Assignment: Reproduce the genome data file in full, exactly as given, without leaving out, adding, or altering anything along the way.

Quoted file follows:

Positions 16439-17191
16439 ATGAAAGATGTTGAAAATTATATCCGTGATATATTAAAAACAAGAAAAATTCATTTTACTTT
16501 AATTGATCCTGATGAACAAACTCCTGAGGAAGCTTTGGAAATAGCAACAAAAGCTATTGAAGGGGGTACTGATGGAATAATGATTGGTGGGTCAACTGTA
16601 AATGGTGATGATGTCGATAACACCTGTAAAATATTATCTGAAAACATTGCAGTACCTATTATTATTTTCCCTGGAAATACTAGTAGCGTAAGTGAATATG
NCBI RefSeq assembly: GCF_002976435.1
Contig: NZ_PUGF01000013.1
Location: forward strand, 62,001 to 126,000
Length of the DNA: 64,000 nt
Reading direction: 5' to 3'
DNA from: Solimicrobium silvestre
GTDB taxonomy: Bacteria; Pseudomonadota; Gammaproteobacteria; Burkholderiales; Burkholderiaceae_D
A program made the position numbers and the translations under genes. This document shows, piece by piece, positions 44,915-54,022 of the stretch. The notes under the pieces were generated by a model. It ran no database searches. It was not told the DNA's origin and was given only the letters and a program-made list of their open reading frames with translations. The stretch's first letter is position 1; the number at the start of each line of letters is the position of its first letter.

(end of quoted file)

Positions 16439-17191
16439 ATGAAAGATGTTGAAAATTATATCCGTGATATATTAAAAACAAGAAAAATTCATTTTACTTT
16501 AATTGATCCTGATGAACAAACTCCTGAGGAAGCTTTGGAAATAGCAACAAAAGCTATTGAAGGGGGTACTGATGGAATAATGATTGGTGGGTCAACTGTA
16601 AATGGTGATGATGTCGATAACACCTGTAAAATATTATCTGAAAACATTGCAGTACCTATTATTATTTTCCCTGGAAATACTAGTAGCGTAAGTGAATATG
NCBI RefSeq assembly: GCF_002976435.1
Contig: NZ_PUGF01000013.1
Location: forward strand, 62,001 to 126,000
Length of the DNA: 64,000 nt
Reading direction: 5' to 3'
DNA from: Solimicrobium silvestre
GTDB taxonomy: Bacteria; Pseudomonadota; Gammaproteobacteria; Burkholderiales; Burkholderiaceae_D
A program made the position numbers and the translations under genes. This document shows, piece by piece, positions 44,915-54,022 of the stretch. The notes under the pieces were generated by a model. It ran no database searches. It was not told the DNA's origin and was given only the letters and a program-made list of their open reading frames with translations. The stretch's first letter is position 1; the number at the start of each line of letters is the position of its first letter.